1,000-strong protest for women’s cycling safety takes to London this Sunday

Following findings that nine in 10 women have suffered verbal abuse whilst cycling, cyclists in London are taking to the streets to make a statement

Clock09:30, Saturday 2nd March 2024
The ride will pass London landmarks including the Mall and the West End

© London Cycling Campaign Women's Network

The ride will pass London landmarks including the Mall and the West End

This Sunday, around 1,000 women and allies will take over the streets of London on two wheels in the second annual LCC Women’s Freedom Ride.

The ride, organised by the London Cycling Campaign’s (LCC) Women’s Network, is intended first and foremost as a protest for safer streets for women. After delivering a petition to the Mayor’s Walking and Cycling Commissioner Will Norman, the riders will begin a tour of central London, beginning and ending in Lincoln’s Inn Fields.

Alongside making a political statement, the organisers want the ride to be a fun, accessible and welcoming event for women who would otherwise not feel comfortable cycling in London. LCC’s Central London Coordinator Clare Rogers spoke to GCN to explain more.

Protesting for women’s safety

“We're calling on the Mayor of London to make cycling safe for women across London,” explains Rogers.

“We want gender parity by 2030, because at the moment, less than a third of cycle trips in London are by women.”

To make their concerns known, the ride will begin by handing a petition, already bearing over 5,000 signatures, to Will Norman, the Mayor of London’s Walking and Cycling Commissioner. The petition sets out the three main objectives of the LCC Women’s Network, which Rogers summarises:

“There’s physical safety, so that's things like protected bike lanes. And then secondly, social safety, which has to do with policing and adequately lit routes. And then the third one is to do with local cycle networks, because that really benefits women when they can do their local journeys by bike.”

The campaign’s objectives have been formed around the findings of a public survey, published by the LCC Women’s Network in January 2024. The survey’s results paint a clear picture of just how dangerous London’s streets are for women on bikes. Amongst a spread of grim headline statistics was the fact that 93% of respondents had experienced drivers using their vehicles to intimidate them, and that nine out of ten respondents had experienced verbal abuse whilst cycling in London. For 63% of respondents, verbal abuse was a monthly recurrence.

“It's normalised abuse of women cycling,” says Rogers. “It just feels like a sort of hidden epidemic that's going on under people's noses all the time.”

The report found that nine out of ten women would start to cycle, or cycle more, if the infrastructure was there for them. Sunday’s ride is intended to demonstrate just that. Namely, that if you make the roads safer, women will ride bikes:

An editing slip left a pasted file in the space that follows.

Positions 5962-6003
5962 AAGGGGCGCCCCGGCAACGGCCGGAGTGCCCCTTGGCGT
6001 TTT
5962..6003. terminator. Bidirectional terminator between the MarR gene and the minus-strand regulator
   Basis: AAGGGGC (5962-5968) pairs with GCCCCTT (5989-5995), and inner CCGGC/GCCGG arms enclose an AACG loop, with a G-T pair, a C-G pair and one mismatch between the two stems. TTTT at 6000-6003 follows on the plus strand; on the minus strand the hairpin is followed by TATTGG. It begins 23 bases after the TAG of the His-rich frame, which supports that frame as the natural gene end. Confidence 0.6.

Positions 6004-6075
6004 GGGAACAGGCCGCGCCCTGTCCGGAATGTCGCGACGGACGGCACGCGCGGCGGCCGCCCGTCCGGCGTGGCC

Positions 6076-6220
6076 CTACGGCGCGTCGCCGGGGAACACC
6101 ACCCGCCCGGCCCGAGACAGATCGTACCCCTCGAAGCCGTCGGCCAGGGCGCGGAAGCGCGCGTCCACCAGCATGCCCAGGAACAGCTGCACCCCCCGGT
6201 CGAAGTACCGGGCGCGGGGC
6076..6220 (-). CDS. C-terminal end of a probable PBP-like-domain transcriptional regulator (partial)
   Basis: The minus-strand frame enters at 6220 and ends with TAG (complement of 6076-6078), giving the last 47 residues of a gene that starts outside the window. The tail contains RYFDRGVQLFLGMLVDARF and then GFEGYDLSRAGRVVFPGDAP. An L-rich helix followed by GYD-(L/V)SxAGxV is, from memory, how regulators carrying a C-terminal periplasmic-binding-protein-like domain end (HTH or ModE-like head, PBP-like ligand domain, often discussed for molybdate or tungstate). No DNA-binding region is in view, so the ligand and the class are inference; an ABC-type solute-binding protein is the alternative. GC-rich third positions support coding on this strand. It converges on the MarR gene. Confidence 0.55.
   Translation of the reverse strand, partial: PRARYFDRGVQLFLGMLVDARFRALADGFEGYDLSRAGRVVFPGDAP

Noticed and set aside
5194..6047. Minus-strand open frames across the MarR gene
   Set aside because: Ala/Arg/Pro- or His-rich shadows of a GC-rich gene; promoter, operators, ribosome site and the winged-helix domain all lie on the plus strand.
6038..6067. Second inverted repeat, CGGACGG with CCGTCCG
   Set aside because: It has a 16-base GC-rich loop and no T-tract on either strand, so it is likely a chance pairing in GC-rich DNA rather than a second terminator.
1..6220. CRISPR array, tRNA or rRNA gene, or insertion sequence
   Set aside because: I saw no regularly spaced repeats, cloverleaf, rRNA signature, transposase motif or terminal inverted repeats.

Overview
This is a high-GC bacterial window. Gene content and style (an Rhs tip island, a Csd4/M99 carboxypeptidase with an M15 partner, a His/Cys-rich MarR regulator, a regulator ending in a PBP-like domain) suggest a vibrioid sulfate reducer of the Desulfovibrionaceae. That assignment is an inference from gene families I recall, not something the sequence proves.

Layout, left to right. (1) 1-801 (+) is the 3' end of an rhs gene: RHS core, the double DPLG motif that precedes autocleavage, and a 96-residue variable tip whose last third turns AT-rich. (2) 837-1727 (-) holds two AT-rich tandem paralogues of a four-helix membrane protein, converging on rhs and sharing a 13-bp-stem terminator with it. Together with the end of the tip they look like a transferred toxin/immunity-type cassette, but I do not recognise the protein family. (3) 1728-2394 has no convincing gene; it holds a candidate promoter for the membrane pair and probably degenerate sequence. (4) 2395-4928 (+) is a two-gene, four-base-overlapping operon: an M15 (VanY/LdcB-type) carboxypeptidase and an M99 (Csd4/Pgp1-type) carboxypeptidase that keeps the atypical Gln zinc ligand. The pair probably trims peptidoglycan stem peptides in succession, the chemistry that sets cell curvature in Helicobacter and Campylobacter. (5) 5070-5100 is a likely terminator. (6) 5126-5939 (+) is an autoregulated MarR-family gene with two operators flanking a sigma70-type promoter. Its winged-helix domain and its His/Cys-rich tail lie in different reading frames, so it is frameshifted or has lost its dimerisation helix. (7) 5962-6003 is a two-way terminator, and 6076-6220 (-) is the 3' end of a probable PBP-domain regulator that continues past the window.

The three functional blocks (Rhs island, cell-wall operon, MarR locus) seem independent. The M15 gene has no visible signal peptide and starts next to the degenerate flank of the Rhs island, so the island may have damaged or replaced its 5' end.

“The primary thing is to say to the mayor and the police and the boroughs, ‘Look how many women want to cycle. And look how strongly women want their freedom.’”

The bicycle is indeed a tool for freedom, perhaps even more so for women than men, as Rogers explains:

“Typically women are on lower incomes, and cycling is cheap. You don't have to go on public transport, which is not ideal for women. Not all women own a car, so it is really freeing. In countries like the Netherlands, you'll see 51% of [bicycle] trips are by women. So where it's made possible, women really benefit from it.”

A safe, fun and confidence-inspiring day on the bike

Alongside the political message, the organisers have structured the day to make the protest ride into an opportunity for new cyclists to find their feet cycling in the capital. As well as featuring music, fancy dress and a party atmosphere, the ride will be guided by experienced female road marshalls, who will take control of the roads, giving a safe, confidence-inspiring space for cyclists to protest.

To help people get to the start, the LCC have arranged smaller feeder groups to usher less confident riders from further-flung London boroughs to the centre in safety and confidence.

“I think 16 boroughs have got feeder rides planned,” says Rogers. “So a woman can get on her bike in Enfield or Redbridge or Hammersmith and Fulham, and be safely led in a group to the main event.

“We've had women coming who have hardly ever cycled before, but they're made to feel safe and they've had a blast. Hopefully some of those women will go on to ride independently, Or to use our Cycle Buddies scheme, which pairs up experienced riders with nervous new riders. So I think it is hopefully getting people, more women, to feel confident on the road.”

The ride begins in Lincoln’s Inn Fields at 12:30 on Sunday 3 March. To attend, register yourself here. If you would like to sign the petition ahead of Sunday, you can do so here.

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